The great cap-and-trade battles of 2009-10 were, for me, the culmination of an obsession that began in earnest around 2006, when Democrats re-took the House. You may recall the heady days of the 2007 Democratic primaries, when all three of the serious candidates for president — Barack Obama, Hillary Clinton, and John Edwards — had competing cap-and-trade plans, as did the eventual GOP nominee, John McCain. Back then it seemed extremely important to hash out the fine policy details. It was virtually all I thought about, for years on end.
In the end it all crashed and burned. There have been many partial (in both senses of the word) accounts of how that happened, and why, but it’s been the subject of remarkably little serious, scholarly attention. So I’m glad the Rockefeller Family Fund commissioned Harvard political scientist Theda Skocpol to do a deep dive into the story [PDF] and extract what lessons she could.
Philip has a good rundown on her paper, but of course I can’t resist adding my $0.02.
First off: Overall, it’s good. I know there’s no point in asking you to read a 140-page PDF, but if you’re interested in the episode, you won’t find a more clear-eyed account.
I couldn’t help smiling when, after sifting through various post-mortems on the cap-and-trade battle, Skocpol concluded that “each player tended to blame others and conclude that whatever approach he/she/it favored all along would be the best one to double-down on moving forward.”
So true. That’s a perpetual danger in these kinds of retrospectives (a danger to which Skocpol is as vulnerable as anyone). The cap-and-trade battle is like the fabled elephant and the blind men. Everyone came to it from a different perspective, saw different things, and learned different lessons. The way it looked to a Waxman staffer is very different from how it looked to an oil executive or an enviro leader. Looking back, it’s easy to project whatever you want to see onto it. Many people have.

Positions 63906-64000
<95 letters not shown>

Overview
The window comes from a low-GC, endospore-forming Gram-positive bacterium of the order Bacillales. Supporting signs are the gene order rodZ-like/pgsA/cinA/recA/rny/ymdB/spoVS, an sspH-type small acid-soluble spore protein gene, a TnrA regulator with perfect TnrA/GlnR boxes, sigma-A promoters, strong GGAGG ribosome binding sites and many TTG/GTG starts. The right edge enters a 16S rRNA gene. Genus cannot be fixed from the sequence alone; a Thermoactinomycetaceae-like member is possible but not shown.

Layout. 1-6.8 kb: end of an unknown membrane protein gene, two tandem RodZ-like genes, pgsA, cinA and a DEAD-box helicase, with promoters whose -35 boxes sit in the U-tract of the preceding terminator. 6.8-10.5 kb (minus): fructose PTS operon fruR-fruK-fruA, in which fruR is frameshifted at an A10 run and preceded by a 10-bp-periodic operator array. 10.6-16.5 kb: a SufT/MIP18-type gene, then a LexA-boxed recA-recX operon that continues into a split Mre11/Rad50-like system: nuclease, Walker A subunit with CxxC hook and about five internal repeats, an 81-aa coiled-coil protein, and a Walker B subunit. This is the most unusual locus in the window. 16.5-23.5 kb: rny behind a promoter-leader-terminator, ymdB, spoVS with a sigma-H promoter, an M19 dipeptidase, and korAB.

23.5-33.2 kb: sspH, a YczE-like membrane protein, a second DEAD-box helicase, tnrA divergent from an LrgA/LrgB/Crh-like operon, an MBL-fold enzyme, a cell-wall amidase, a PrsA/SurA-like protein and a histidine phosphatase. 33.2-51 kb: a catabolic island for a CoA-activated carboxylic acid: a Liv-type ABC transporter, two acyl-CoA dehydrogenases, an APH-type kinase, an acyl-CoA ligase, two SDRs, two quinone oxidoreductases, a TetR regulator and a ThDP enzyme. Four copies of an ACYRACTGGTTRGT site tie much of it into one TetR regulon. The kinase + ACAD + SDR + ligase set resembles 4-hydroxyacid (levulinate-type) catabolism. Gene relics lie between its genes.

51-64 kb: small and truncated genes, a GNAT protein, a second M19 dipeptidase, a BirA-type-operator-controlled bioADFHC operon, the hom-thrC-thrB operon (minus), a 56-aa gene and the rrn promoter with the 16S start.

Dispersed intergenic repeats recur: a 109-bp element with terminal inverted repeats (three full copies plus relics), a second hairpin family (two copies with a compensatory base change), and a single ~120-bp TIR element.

It’s also important to remember that if things had been just a little different — if the filibuster were off the table, for example, or the recession hadn’t hit when it did — the bill would have passed and everyone would be writing about how savvy the USCAP strategy was and how brilliant enviro leaders are. Important historical turning points can hinge on contingencies. We have a strong propensity, after the fact, to shoehorn events into narratives that make the outcome seem inevitable, or at least predictable. We want things to make sense. But in the words of the philosophers: Shit happens.
All that said, while no one is immune to the pundit’s fallacy, Skocpol mostly gets the important things right. Here are a couple of lessons from the paper that are worth reinforcing:
Enviros vastly overstated Obama’s agency throughout the process and his responsibility for the outcome. Skocpol exaggerates enviro cluelessness a bit here — I doubt all that many really think they would have won if Obama had just made a few more speeches — but she’s definitely on to something. An amazing amount of the commentary around the bill was devoted to criticizing Obama, or saying what Obama should do, or questioning Obama’s heart. Enviros were constantly “calling on” Obama to say or do this thing or the other. But Obama was not at the center of the action. The dynamics that mattered took place in Congress. Obama did not exactly distinguish himself as a climate champion, but he was a sideshow — he could not have changed the outcome.